Anonymous Coward | more than 3 years ago | (#35086176)

Geeks ARE cool... among people who want to be (or see themselves as) geeks.

Sports stars are cool among people who would like to fantasize about being a sport star.

There isn't a lot of overlap, and it's not something that you can manufacture.

The only way you can make geeks "cool" is if, in fact, most people wanted to be a geek but just didn't know it yet. Then it's a simple matter of exposure.

But I think we're past the point now where we can say that this is not the case.

Not science (1)

Anonymous Coward | more than 3 years ago | (#35086282)

This is a competition based upon skills in using consumer electronics, not science or engineering.

There are already a lot of famous and cool geeks. (0)

Anonymous Coward | more than 3 years ago | (#35086636)

There are a lot of "cool" geeks already, and they're all famous. The guys who invented face-book and napster both had a movie made about them, so did Bill Gates and many others. There will never be anything like what football is in highschool for geeks. I know a lot of geeks want to be "cool" so they can get laid, but being a real geek isn't about that.

About damn time... (2)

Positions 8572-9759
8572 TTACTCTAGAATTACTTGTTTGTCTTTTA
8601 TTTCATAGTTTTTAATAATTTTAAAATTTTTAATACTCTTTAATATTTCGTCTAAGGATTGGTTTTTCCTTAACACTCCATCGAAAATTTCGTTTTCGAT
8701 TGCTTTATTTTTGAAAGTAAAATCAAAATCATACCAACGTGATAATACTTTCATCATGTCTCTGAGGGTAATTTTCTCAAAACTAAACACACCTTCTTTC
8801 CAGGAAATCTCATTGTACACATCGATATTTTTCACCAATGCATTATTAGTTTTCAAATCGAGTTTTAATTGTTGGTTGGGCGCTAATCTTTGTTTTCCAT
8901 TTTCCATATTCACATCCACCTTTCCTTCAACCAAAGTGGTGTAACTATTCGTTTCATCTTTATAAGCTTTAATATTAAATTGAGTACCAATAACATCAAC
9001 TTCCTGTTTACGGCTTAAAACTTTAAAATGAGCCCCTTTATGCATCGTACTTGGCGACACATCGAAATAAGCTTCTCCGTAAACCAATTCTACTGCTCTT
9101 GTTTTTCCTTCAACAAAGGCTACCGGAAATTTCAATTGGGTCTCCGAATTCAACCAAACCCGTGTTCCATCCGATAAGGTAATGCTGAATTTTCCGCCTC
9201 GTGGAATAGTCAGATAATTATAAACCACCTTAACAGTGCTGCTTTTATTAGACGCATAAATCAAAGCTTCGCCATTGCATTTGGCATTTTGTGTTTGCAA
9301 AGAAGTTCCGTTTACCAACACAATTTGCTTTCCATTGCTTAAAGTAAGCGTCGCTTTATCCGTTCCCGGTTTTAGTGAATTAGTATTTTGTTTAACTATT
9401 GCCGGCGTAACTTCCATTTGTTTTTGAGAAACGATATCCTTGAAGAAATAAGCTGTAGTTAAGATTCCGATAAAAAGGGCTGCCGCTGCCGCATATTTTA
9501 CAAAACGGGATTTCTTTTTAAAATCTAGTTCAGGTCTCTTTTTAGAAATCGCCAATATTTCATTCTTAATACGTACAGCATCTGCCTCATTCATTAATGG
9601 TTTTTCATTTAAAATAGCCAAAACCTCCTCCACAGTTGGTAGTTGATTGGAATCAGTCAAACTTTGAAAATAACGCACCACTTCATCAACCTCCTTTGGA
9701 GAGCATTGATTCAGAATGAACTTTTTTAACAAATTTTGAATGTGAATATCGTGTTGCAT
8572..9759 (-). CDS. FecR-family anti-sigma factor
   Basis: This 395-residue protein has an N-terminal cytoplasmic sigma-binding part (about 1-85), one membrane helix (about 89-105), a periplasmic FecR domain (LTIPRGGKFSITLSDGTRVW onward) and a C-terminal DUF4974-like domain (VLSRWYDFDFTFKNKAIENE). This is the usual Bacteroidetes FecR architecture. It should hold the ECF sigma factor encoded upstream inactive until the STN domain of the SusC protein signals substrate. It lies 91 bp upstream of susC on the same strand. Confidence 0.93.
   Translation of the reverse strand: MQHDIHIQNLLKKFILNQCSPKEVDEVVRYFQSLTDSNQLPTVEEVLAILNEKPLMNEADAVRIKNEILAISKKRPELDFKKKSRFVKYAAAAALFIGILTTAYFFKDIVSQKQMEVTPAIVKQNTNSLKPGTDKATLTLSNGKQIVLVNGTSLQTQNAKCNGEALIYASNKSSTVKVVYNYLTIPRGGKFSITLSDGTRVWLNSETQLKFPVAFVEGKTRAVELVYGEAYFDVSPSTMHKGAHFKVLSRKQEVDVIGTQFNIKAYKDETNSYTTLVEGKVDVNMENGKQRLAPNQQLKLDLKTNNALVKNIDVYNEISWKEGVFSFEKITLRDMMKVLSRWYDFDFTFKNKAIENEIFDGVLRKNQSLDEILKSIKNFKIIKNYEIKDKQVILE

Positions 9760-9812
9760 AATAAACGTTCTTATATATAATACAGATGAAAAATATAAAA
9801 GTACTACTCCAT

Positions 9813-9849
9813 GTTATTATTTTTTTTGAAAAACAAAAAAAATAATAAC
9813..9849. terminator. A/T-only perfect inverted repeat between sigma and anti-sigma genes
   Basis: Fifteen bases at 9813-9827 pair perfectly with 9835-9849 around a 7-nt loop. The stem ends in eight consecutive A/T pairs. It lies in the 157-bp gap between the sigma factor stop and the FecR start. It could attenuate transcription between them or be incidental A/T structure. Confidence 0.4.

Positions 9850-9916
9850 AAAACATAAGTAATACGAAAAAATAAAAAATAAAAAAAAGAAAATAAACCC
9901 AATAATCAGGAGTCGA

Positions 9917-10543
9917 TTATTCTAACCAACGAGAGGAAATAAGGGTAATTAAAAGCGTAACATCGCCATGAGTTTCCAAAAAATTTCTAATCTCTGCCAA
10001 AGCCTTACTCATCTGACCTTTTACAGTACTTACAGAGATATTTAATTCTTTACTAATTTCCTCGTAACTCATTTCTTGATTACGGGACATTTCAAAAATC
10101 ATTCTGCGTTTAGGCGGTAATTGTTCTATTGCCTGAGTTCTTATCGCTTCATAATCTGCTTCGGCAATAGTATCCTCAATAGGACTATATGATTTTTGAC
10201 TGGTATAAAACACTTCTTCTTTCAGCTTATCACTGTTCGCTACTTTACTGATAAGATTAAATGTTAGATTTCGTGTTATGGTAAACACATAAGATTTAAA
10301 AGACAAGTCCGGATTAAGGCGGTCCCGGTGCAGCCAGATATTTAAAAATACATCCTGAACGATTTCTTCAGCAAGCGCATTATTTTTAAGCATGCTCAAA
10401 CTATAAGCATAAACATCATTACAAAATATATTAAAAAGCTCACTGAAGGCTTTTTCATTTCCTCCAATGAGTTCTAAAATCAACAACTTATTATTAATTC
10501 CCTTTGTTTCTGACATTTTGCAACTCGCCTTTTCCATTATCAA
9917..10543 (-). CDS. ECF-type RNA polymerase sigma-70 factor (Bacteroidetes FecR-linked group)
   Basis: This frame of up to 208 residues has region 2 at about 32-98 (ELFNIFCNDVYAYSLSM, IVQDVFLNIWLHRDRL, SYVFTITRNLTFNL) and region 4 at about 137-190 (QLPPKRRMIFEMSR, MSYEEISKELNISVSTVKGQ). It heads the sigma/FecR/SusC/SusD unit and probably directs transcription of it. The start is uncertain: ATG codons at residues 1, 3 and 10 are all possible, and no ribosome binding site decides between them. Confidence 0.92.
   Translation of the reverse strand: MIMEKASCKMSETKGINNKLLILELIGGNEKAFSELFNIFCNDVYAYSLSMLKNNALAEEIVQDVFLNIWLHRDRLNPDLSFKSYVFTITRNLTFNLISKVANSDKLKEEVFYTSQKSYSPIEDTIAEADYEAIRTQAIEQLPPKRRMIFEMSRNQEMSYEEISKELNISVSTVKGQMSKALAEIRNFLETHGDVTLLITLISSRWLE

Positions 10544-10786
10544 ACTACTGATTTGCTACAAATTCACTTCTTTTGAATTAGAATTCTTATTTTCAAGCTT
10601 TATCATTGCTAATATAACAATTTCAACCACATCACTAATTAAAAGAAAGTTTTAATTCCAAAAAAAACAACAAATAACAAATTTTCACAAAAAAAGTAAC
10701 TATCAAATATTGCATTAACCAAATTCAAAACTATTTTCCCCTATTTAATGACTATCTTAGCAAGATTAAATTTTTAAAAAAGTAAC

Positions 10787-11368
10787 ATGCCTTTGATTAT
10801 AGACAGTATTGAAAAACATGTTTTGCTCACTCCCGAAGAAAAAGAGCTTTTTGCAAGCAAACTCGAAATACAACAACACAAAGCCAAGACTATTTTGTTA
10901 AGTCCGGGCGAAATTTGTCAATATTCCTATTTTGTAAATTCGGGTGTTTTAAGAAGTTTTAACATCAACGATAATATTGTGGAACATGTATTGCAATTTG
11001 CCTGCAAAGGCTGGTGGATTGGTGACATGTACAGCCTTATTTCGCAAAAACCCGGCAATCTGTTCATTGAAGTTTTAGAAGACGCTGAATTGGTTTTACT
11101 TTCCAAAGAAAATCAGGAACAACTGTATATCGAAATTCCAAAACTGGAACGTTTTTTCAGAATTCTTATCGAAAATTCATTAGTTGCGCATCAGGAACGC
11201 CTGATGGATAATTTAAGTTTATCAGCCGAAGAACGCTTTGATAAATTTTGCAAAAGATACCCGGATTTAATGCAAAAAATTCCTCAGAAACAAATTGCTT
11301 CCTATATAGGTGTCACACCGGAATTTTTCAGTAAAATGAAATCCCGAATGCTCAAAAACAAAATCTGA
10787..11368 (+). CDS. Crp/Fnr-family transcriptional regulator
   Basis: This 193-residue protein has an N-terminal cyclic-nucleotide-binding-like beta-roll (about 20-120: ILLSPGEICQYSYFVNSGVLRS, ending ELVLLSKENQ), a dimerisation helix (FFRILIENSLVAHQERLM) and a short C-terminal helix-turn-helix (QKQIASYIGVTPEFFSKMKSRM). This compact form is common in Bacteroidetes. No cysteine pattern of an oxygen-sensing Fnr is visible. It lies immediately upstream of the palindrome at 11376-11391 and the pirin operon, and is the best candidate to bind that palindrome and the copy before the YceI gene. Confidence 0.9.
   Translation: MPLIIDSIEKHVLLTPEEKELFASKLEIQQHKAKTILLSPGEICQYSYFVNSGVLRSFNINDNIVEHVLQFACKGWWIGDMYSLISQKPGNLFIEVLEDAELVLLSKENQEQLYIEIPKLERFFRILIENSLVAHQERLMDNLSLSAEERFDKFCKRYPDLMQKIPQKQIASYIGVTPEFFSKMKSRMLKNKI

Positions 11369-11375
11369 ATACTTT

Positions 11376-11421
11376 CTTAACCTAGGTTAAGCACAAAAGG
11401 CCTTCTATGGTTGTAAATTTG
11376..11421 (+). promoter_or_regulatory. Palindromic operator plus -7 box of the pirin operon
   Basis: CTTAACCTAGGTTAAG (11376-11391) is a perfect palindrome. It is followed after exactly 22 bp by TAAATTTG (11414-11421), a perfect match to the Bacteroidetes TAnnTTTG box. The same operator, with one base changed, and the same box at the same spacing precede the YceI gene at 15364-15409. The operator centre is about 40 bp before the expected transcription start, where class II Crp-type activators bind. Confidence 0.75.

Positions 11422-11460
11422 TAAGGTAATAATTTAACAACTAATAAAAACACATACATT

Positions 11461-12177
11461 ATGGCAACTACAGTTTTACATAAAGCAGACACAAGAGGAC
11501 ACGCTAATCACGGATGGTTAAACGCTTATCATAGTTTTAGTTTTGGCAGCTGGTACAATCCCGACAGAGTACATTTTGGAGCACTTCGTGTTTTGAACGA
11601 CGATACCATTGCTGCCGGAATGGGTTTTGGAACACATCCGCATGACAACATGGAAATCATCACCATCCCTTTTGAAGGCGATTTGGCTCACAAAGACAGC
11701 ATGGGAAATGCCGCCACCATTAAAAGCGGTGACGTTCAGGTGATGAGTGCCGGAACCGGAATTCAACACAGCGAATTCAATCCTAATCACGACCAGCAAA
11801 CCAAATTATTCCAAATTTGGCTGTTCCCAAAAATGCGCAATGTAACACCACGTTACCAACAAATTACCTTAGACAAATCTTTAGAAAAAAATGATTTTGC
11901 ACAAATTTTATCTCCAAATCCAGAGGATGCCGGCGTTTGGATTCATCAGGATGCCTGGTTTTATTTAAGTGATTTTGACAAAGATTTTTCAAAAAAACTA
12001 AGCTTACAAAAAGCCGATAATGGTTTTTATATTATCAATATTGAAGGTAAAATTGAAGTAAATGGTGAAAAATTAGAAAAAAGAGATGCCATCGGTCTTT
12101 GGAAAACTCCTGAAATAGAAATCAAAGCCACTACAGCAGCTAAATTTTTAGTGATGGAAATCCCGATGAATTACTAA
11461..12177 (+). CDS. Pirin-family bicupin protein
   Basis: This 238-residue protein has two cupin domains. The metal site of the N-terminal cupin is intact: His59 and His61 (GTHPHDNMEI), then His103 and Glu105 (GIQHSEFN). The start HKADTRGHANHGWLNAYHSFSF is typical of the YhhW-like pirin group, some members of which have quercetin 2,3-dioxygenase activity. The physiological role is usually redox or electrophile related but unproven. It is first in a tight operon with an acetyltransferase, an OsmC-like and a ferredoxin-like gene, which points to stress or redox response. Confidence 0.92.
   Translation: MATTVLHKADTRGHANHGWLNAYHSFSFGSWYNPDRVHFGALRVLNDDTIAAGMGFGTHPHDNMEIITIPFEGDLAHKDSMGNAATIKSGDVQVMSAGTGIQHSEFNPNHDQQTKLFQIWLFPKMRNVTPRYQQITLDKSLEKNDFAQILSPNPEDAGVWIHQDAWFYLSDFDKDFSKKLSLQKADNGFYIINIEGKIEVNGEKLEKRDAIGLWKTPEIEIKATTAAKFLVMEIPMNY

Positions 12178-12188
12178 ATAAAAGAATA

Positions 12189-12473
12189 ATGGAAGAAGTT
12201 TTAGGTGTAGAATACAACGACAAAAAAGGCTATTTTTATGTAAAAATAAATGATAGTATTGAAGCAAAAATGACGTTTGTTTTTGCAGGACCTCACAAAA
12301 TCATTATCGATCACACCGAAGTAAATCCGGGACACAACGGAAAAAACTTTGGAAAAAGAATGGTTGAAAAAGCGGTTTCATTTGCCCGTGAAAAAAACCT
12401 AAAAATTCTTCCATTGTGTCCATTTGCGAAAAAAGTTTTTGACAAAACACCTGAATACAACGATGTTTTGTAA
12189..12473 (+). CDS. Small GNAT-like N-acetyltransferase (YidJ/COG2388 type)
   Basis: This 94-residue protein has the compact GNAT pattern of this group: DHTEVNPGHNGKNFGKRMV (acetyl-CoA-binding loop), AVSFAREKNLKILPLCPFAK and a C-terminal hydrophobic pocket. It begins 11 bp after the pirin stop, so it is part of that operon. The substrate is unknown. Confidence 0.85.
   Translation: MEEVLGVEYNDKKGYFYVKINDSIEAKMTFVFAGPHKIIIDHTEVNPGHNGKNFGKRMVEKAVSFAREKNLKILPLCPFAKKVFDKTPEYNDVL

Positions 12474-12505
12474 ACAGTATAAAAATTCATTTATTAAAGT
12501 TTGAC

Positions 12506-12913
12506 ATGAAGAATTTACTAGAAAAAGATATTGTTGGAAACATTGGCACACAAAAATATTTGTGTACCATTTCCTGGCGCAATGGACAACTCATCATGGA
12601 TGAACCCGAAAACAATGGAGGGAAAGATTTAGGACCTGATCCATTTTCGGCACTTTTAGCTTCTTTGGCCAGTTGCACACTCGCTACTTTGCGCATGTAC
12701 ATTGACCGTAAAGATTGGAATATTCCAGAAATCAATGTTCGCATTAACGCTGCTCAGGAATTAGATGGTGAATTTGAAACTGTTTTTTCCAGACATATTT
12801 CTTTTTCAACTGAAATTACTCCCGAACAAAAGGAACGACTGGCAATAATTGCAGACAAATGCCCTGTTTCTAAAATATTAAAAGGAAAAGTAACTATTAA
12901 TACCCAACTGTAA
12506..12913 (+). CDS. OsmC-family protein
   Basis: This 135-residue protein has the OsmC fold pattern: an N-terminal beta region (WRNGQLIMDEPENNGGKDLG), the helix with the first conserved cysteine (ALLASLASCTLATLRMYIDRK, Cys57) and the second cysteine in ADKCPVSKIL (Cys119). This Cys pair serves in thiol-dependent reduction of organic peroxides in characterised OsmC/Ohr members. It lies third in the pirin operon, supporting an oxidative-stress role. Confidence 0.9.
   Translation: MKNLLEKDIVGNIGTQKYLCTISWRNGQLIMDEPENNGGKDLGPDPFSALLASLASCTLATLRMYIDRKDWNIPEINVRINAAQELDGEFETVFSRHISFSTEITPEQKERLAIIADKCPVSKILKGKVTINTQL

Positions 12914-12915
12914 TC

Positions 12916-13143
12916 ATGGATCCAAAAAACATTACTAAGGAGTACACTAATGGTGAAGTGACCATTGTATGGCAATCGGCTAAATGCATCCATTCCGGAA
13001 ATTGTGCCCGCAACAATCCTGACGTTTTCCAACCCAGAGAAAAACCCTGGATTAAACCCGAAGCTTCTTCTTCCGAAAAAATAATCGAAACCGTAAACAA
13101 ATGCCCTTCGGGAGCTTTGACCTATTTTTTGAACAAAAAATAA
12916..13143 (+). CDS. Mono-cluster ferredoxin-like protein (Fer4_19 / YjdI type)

Bill_the_Engineer (772575) | more than 3 years ago | (#35087102)

I'm tired of being the only cool cybergeek ;P

More like XylonGeeks (1)

Anonymous Coward | more than 3 years ago | (#35087362)

There's CYBERgeeks now? Damn I'm off the pace.

Honestly, apart from the obvious misconceptions, did the eds read the post at all?

Prizes... (0)

Anonymous Coward | more than 3 years ago | (#35087478)

prizes include four full-ride college scholarships sponsored by the U.S. Navy, gift certificates, and letters of recognition from governors and members of the U.S. Congress

How about meaningful relationships girls? (Or guys, as appropriate.)

It's the same as it always been. (1)

Charcharodon (611187) | more than 3 years ago | (#35087668)

Want geeks to be cool?

Step one: bathe on a regular basis, as in daily, this includes brushing one's teeth.

Step two: include activities that might occassional result in eposure to UV and body perspiration (see step one).

Step three: partake in tribal ritual known as social drinking with people outside one's immediate peer group.

Step three.one: wear a shirt to said social gathering, that has buttons, is not black, and does not have a saying on it that only anime/manga fans would get.

Step four: save the high brow subjects for those who can apreciated them, such as in who shot first Han or Greedo or how string theory is important to our daily lives.

Step five: Go back to step one and repete.